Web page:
I melted into his arms, crying some more and trying to explain myself. He began to comfort me-- you know-- the person who HADN'T been driving all around Arkansas trying to find another person.

And from that moment, he has rescued me every day since. I have decided to spare you of every event that boy has gotten me out of-- although you would probably find them quite entertaining.

Before him, I always thought I was one of those needy, unassured girls who needed constant affirmation from guys in order to function in a relationship. Those insecurities disappeared with him because he provided that stability without me even asking for it. He is proud to have me on his arm, and I have longed for that my whole life.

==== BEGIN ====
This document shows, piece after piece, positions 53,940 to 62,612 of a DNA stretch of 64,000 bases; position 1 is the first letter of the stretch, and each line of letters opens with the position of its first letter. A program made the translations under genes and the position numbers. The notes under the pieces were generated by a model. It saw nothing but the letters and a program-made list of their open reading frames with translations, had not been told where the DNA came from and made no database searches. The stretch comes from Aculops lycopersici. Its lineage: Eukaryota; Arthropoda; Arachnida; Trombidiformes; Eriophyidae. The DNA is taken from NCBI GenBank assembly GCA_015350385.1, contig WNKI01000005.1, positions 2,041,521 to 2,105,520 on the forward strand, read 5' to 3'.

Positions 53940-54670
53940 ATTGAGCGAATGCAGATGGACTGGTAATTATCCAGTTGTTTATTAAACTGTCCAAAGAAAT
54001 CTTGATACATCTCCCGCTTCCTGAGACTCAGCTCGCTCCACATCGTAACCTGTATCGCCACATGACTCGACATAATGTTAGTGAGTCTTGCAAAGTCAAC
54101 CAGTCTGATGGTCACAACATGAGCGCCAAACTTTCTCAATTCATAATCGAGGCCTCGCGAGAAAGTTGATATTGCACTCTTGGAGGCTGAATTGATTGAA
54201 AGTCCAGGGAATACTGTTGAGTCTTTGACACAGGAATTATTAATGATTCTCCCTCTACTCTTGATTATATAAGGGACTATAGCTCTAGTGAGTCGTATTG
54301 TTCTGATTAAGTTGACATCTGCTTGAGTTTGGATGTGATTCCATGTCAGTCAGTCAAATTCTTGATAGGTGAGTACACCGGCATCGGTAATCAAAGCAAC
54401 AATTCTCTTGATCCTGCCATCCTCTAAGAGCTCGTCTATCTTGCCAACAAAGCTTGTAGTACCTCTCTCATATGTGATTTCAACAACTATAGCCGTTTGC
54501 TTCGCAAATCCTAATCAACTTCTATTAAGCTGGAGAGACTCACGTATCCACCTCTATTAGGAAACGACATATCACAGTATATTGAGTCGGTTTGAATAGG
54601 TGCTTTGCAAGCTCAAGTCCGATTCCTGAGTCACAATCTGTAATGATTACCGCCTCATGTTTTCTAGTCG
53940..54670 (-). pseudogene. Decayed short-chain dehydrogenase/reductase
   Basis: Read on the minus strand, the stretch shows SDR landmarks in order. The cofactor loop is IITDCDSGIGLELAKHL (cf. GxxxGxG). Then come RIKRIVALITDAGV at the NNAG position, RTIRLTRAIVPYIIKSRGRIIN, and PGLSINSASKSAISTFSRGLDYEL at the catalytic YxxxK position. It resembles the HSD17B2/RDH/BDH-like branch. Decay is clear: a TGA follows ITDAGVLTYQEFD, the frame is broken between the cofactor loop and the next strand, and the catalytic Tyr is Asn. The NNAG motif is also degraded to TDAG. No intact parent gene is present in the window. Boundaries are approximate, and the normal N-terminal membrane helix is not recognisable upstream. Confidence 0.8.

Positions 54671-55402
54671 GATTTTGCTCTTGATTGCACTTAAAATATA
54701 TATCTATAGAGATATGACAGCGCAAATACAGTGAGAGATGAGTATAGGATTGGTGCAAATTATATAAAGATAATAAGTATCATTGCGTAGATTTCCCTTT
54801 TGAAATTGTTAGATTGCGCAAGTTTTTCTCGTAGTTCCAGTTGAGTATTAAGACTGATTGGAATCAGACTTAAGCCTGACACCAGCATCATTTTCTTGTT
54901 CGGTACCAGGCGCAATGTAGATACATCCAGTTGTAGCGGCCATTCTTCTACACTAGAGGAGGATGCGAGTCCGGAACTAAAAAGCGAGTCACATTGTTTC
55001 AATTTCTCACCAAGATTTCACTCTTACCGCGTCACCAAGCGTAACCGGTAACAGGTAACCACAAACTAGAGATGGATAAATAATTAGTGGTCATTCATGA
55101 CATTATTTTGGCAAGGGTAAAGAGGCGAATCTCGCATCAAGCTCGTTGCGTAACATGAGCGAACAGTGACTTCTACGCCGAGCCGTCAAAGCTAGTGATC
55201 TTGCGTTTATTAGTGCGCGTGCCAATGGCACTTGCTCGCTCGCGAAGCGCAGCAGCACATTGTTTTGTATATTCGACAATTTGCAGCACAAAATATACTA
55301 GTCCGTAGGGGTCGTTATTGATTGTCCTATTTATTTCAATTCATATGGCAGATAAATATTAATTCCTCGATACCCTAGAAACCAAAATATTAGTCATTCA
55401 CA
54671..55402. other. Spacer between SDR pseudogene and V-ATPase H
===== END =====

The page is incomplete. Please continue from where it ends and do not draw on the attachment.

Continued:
Even when I almost ruined his engagement plans, he reacted with the same calmness that he always does, saving his plan. I asked if I could go eat dinner with some friends on Monday and he said, "I only have about an hour tonight. Why don't you do something with them tomorrow when I'm gone all day?" There was no waiver, no anger in his voice. It made sense.

"Ok, I'll re-schedule. See you in a little bit!"

When I arrived at my apartment complex, his car was not in the parking lot so I assumed I had beaten him there. I walked in to find a dozen pink roses in a vase on my counter, a jewelry box and a note that said, "Open me!"

I stood there stunned. I looked at the box, but didn't do as the instructions said. "Um, Justin, Justin. Are you here?"

He stepped out from my room and had a smirk on his face. "You didn't open the box. That's all you had to do," he said, with that same expression he has when I get lost in Weiner.

So I shakily opened the box and saw what was inside: a gorgeous vintage-inspired, princess cut engagement ring. I think what commenced next was a combination of shrieking, jumping and some "Are you for real?"s. He asked the question in between my calisthenics, but later said that he had wanted to get down on one knee.